If you’re looking for a unique adventure as the cold and snow finally arrives in most parts of Canada, winter camping can be a great experience if you’re up for a challenge and are totally prepared for it.
Pick the right location
When selecting a winter camping destination, consider factors such as proximity, accessibility, and weather conditions. Some national and provincial parks have designated winter camping spots with yurts you can book, which are a great option if you don’t want to deal with a tent. Check weather forecasts for the location you book regularly so you can decide if you’re still comfortable going before heading out.
Buy quality winter camping gear
The key to staying warm and comfortable during winter camping has a lot to do with the right gear. If you’re not staying in a yurt, get yourself an easy to set-up four-season tent designed for snow and wind resistance. It’s also good to have a cold-weather sleeping bag rated for low temperatures, a sleeping bag liner, and insulated sleeping pads. Waterproof boots and quality gloves are also recommended.
Properly set up your camp
Choose a campsite that offers protection from the wind and has good drainage to avoid potential flooding. Avoid camping directly under trees laden with snow, as branches may break and fall. Clear the snow where you plan to set up your tent to create a level and stable surface.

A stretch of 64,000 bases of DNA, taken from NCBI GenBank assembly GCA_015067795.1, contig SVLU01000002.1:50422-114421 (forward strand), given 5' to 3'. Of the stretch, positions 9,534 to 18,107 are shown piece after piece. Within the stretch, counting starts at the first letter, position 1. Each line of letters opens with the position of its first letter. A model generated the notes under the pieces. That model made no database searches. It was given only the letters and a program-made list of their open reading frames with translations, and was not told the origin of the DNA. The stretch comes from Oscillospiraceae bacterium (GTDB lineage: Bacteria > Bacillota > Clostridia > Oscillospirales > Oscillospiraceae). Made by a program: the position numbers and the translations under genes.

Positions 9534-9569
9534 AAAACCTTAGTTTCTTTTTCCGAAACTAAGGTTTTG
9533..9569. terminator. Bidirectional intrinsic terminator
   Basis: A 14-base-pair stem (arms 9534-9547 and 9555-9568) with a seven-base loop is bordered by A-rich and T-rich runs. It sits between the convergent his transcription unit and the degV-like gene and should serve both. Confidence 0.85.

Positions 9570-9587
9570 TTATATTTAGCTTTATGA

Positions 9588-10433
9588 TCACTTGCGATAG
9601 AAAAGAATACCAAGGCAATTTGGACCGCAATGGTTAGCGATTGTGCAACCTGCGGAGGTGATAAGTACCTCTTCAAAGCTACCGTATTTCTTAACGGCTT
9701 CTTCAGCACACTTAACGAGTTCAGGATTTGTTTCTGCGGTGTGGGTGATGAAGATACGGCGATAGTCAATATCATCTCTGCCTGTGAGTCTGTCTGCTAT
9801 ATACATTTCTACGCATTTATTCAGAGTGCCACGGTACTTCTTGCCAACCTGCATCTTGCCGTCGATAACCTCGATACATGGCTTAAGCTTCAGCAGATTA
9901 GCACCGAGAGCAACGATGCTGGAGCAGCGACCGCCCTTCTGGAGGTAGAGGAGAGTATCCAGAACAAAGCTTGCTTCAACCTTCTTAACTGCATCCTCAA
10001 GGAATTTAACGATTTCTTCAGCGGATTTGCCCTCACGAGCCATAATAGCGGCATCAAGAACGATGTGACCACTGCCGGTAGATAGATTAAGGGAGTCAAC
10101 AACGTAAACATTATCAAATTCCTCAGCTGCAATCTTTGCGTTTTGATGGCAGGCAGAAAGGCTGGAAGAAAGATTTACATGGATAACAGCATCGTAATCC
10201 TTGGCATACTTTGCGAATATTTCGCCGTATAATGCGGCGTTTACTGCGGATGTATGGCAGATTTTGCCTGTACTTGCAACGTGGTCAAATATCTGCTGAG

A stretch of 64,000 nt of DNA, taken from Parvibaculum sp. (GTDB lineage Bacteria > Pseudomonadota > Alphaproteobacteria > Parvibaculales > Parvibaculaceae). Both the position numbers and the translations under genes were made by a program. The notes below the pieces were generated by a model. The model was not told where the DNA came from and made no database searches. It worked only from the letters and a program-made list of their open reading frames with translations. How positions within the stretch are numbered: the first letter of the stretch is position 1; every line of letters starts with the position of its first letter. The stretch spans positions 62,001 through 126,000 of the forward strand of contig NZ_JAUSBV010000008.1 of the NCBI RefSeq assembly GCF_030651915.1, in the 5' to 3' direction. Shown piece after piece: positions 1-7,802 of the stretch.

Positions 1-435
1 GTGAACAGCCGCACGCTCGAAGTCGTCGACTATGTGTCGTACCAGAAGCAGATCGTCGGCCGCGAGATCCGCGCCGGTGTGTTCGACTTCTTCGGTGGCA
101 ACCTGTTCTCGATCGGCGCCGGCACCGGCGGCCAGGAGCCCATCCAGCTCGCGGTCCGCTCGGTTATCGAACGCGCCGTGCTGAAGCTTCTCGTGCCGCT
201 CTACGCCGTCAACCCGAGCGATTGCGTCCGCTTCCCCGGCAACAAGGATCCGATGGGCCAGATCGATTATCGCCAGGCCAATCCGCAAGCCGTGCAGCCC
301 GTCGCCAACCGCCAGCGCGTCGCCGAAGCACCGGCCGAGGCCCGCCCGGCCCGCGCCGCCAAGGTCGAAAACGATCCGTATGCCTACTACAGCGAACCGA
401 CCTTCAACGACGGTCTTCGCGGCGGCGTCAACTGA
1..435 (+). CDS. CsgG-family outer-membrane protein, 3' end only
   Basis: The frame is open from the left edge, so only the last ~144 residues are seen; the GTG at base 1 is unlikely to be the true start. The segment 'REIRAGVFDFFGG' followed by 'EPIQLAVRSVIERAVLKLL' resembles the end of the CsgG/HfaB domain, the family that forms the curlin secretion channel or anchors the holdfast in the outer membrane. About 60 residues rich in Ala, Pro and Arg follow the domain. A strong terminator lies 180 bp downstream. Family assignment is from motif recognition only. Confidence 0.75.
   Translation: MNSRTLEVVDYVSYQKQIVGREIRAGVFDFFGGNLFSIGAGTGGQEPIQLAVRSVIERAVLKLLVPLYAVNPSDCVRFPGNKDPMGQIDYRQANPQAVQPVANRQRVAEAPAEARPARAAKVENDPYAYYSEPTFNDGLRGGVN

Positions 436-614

Staying dry is one of the most important things when winter camping. Go with waterproof and breathable outer layers to protect against snow and freezing rain. Use a waterproof cover for your backpack, and consider bringing a pack cover to prevent snow accumulation. Pack moisture-wicking base layers to keep sweat away from your body and avoid cotton, which retains moisture and can lead to hypothermia.
Plan hearty meals and snacks
Your body burns more calories in cold temperatures, so it’s crucial to eat the right things when winter camping. Pack nutrient-dense and easy-to-prepare meals that provide sustained energy. Consider high-calorie snacks like nuts, trail mix, and energy bars. Ensure you stay hydrated by melting snow for water or using an insulated water bottle to prevent freezing.
Know how to make a fire in winter
Building a fire in winter can be challenging, but it’s essential for warmth and cooking. Pack waterproof matches, a reliable lighter, and fire starters. Choose a camp stove suitable for cold conditions and bring extra fuel. Familiarize yourself with proper fire-building techniques for snowy environments. Bringing a propane heater as a backup heat source is also a good idea.
Be prepared for the worst
Winter camping requires heightened awareness of safety considerations. Always inform someone of where you’re camping and your expected return time. Have emergency contact information printed out in case your phone dies. Carry a well-stocked first aid kit, and be ready for cold-related injuries such as frostbite and hypothermia. Familiarize yourself with the signs and symptoms of these conditions and take immediate action if needed.